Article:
Reconnecting the world
Travel bubbles, health passports and new touchless technology are all set to play a role in facilitating aviation’s recovery from COVID-19, writes Joe Bates.
With traffic numbers still significantly down on pre-pandemic levels and airlines understandably reluctant to launch new routes in such a tough operating climate, the aviation industry remains very much in survival mode, although initiatives such as travel bubbles and digital health passports offer hope for better times ahead.
Both options, of course, offer passengers the chance to once again enjoy what most of us have taken for granted all our lives – the opportunity to safely travel between two different countries without having to undergo a period of quarantine or self-isolation at one or both ends of the journey.
The recently opened Trans-Tasman travel bubble between Australia and New Zealand (more of this below) has shown what can be done to allow the safe resumption of quarantine-free flights between two different countries.
If all goes to plan, it will be followed by a travel bubble between Singapore and Hong Kong in the not too distant future, although proposals to introduce it in late May were unfortunately put on hold due to rising COVID-19 numbers in Singapore.
Compared to the Australia-New Zealand version, the plans for the Singapore-Hong Kong travel bubble are somewhat modest with initially only around 200 seats a day expected to be offered in each direction, but it will be a major step forward for both near neighbours and their respective hubs – Singapore Changi (SIN) and Hong Kong International Airport (HKG).
Meanwhile, the clamour for digital health passports that show that passengers are fit to travel appears to be growing, with a number of different players driving the development of health apps.
Initiatives such as these – supported, and in many cases made possible by the raft of new health measures and touchless self-service technology introduced by airports since the outbreak of the global pandemic – ensure that the light at the end of tunnel is beginning to get a bit brighter for the beleaguered aviation industry.
Trans-Tasman Travel Bubble
In April, airports in Australia and New Zealand celebrated the re-opening of quarantine-free Trans-Tasman travel for Australian and New Zealand nationals for the first time in 12 months.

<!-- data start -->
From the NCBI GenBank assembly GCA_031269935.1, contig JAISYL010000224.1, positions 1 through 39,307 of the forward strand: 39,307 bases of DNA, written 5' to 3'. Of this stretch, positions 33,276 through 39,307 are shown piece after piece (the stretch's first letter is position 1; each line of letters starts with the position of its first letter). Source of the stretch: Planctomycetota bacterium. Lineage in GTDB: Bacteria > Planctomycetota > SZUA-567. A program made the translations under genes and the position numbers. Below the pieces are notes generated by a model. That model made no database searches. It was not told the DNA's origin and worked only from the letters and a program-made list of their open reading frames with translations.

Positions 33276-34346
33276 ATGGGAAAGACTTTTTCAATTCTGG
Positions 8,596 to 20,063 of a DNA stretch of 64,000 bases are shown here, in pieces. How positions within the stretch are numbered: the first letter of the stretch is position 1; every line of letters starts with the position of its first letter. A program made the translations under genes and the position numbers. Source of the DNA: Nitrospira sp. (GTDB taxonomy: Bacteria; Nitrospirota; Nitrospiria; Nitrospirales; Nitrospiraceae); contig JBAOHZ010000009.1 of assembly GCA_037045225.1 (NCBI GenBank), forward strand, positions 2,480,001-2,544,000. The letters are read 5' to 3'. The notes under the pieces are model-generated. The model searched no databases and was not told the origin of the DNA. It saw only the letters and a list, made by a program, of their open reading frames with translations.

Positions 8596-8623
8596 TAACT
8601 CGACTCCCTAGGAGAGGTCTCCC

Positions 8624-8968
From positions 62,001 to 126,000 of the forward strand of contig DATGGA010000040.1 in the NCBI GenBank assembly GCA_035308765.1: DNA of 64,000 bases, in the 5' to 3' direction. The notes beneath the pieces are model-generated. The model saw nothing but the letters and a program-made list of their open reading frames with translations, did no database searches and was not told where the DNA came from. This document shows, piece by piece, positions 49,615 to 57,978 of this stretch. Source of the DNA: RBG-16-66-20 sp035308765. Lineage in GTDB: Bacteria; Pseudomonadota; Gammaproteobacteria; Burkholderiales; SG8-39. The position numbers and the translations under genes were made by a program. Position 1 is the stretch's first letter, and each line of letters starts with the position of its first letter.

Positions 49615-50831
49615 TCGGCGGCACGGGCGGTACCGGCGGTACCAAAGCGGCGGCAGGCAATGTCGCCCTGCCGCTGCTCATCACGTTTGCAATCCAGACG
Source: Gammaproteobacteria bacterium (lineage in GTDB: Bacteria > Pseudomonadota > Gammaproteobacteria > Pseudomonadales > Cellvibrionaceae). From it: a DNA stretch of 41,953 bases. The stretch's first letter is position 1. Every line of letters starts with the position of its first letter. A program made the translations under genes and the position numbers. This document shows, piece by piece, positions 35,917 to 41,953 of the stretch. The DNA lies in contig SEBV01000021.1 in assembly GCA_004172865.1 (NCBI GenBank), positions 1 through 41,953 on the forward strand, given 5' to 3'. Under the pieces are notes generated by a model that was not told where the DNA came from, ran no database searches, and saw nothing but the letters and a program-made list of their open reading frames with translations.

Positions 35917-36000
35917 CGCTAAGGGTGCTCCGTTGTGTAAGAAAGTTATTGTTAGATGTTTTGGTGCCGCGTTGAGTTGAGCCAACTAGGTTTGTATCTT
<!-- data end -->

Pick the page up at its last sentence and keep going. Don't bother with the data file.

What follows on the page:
And such has been the success of the move to date that at the time of going to press, New Zealand’s Prime Minister, Jacinda Ardern, was set to meet Australian Prime Minister, Scott Morrison, to discuss the possibility of allowing vaccinated international travellers from around the world to board these flights.
The launch of the Trans-Tasman travel bubble on April 19 was pretty much met with widespread delight in Australia and New Zealand.
Brisbane Airport (BNE) opened 16 ‘Green Lane’ services to accommodate Air New Zealand and Qantas flights between Brisbane and Auckland, Wellington and Christchurch.
The airport reported that all eight arrivals and eight departures operated at around 80% capacity with more than 1,600 seats being sold.
Brisbane Airport Corporation CEO, Gert-Jan de Graaff, called the travel bubble between the two countries “vitally important for the thousands of businesses in Brisbane, the regions, and across Queensland who rely on tourism”.
In 2019, around 1.5 million passengers flew between BNE and New Zealand, with more than 100 flights each week and five airlines operating services to five New Zealand cities (Auckland, Christchurch, Wellington, Dunedin, and Queenstown).
Elsewhere in Australia on April 19, Perth Airport handled its first flight from Auckland under the new safe travel arrangements, and passengers who made the journey were welcomed by a traditional Aboriginal Welcome to Country and many excited meeters and greeters ready to be united with loved ones after over a year apart.
Kevin Brown, CEO of Perth Airport, called the milestone “a big step for Western Australia’s COVID-19 recovery”, noting that one new international route can add at least A$70 million into the local economy.
Pre-Covid, tourism was a key economic driver in Western Australia, generating more than 100,000 jobs and injecting A$12 billion into the Western Australian economy.
The airport has established a ‘Green Zone’ to facilitate passengers from ports deemed safe by the Australian Government (currently only to passengers from New Zealand) through the inbound journey to the public Arrivals hall.
This includes the separation of ‘Red Zone’ and ‘Green Zone’ Border Control queuing areas/Smart Gate and Baggage Reclaim belts. Red Zone flights (flights arriving from all other international destinations) would only be able to arrive once a Green Zone flight has completed the arrivals process.
Meanwhile in New Zealand on April 19, passengers arriving in Queenstown from Sydney enjoyed a warm welcome that included live music, prizes from more than 95 Queenstown and Wanaka businesses, and entertainment in the airport forecourt.
Queenstown Airport Corporation (QAC) chair, Adrienne Young-Cooper said: “It was an emotional moment watching the Qantas flight make its approach to the airport this afternoon. The region has been hit hard by COVID-19 and Aussie visitors are really important to us. We welcome them back with open arms.”